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Proposed Society for the Social Studies of Science conference panel: Infectious disease and security

///Proposed Society for the Social Studies of Science conference panel: Infectious disease and security

Proposed Society for the Social Studies of Science conference panel: Infectious disease and security

In collaboration with some colleagues, I am organizing a session on infectious disease and security to propose for the upcoming 4S meeting. If you have carried out any work in this area, or have some interest in doing so, please feel free to contact Dale Rose at “[email protected]” A description of the proposed session follows. Thanks.

Infectious diseases are considered today to be a major challenge to both national security and public health across various biomedical, policy and security domains. The focus of this session is critical intellectual work engaging with contemporary problematizations of infectious diseases in terms of security, with a particular emphasis on empirical and conceptual presentations that explore a particular set of truth discourses, strategies of intervention, and modes of subjectification. The aim is to generate intellectual momentum in this area, with an orientation towards identifying and exploring the ways in which technoscientific forms are being assembled in novel ways, and the implications of such emergences for political and social life. Part of the session will also be geared towards an engagement with previous science studies work on security-related matters. Some pertinent, but by no means all-inclusive questions include: In what ways are technoscientific practices being incorporated under the rubric of national security and public health, and how are traditional elements and logics being (re)configured in the process? What new forms are emerging, what do they afford, and what are their limits? What kinds of critical approaches are there (or can there be) which take up contemporary issues of security in the domain of infectious diseases, and what are the implications of these engagements for both intellectual communities and for experts doing the “work” of security? Possible areas of exploration include the smallpox vaccination program, the specter of an avian influenza pandemic, and emergent techniques of syndromic surveillance. Other contributions are also being sought.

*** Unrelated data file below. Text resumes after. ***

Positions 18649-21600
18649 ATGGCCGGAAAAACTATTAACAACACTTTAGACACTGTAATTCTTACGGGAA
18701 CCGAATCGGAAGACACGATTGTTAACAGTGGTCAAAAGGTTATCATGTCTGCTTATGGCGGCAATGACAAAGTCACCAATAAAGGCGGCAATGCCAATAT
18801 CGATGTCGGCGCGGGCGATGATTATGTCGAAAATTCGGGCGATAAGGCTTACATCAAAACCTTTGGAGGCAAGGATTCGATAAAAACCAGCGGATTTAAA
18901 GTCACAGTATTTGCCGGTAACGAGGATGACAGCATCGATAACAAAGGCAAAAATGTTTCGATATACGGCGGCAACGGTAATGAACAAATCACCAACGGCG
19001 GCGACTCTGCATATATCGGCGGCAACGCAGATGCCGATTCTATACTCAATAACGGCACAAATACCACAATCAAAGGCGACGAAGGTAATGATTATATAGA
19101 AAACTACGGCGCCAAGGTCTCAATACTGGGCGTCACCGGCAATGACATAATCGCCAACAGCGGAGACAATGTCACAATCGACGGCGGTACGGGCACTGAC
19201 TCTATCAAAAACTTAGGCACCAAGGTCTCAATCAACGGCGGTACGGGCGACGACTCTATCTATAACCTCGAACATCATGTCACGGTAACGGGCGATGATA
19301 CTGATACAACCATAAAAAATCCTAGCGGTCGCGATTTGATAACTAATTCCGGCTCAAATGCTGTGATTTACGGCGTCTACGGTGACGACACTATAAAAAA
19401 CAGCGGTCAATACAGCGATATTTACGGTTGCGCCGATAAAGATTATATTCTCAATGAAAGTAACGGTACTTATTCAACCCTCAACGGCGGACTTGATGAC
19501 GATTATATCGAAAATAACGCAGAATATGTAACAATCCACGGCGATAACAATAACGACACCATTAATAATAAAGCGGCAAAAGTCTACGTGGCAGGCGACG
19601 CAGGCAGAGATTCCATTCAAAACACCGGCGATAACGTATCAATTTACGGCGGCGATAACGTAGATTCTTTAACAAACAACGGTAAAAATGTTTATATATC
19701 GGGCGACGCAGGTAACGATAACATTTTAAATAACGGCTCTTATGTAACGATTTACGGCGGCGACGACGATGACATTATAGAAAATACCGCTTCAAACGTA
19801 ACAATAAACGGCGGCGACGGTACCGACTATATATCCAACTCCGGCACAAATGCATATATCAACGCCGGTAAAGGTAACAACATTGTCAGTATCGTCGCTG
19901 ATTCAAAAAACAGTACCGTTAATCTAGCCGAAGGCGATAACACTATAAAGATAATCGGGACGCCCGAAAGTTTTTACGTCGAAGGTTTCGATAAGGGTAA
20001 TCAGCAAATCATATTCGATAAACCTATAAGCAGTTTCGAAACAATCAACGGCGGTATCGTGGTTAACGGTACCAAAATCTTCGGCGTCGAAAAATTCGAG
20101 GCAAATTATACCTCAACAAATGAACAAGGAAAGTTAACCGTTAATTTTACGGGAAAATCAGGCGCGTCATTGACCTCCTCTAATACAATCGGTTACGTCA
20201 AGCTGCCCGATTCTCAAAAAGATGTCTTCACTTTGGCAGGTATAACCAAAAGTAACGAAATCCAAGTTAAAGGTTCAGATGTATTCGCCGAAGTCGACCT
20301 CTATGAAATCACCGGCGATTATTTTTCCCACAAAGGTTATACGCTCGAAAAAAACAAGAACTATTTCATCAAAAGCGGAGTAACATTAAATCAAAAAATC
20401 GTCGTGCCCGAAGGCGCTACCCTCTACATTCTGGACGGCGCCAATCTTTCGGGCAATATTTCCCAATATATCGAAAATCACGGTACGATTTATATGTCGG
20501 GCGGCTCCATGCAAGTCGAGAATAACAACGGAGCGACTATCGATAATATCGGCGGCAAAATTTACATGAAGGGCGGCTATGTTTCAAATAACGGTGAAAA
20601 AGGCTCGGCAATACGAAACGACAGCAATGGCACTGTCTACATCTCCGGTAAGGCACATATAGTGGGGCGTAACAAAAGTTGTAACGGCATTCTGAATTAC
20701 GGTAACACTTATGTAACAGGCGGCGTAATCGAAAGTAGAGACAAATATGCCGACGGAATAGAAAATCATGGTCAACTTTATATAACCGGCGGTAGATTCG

Again, please e-mail Dale Rose at “[email protected]” if interested…

By | 2010-12-13T19:21:21+00:00 December 13th, 2010|Conferences, Symposia & Workshops|Comments Off on Proposed Society for the Social Studies of Science conference panel: Infectious disease and security

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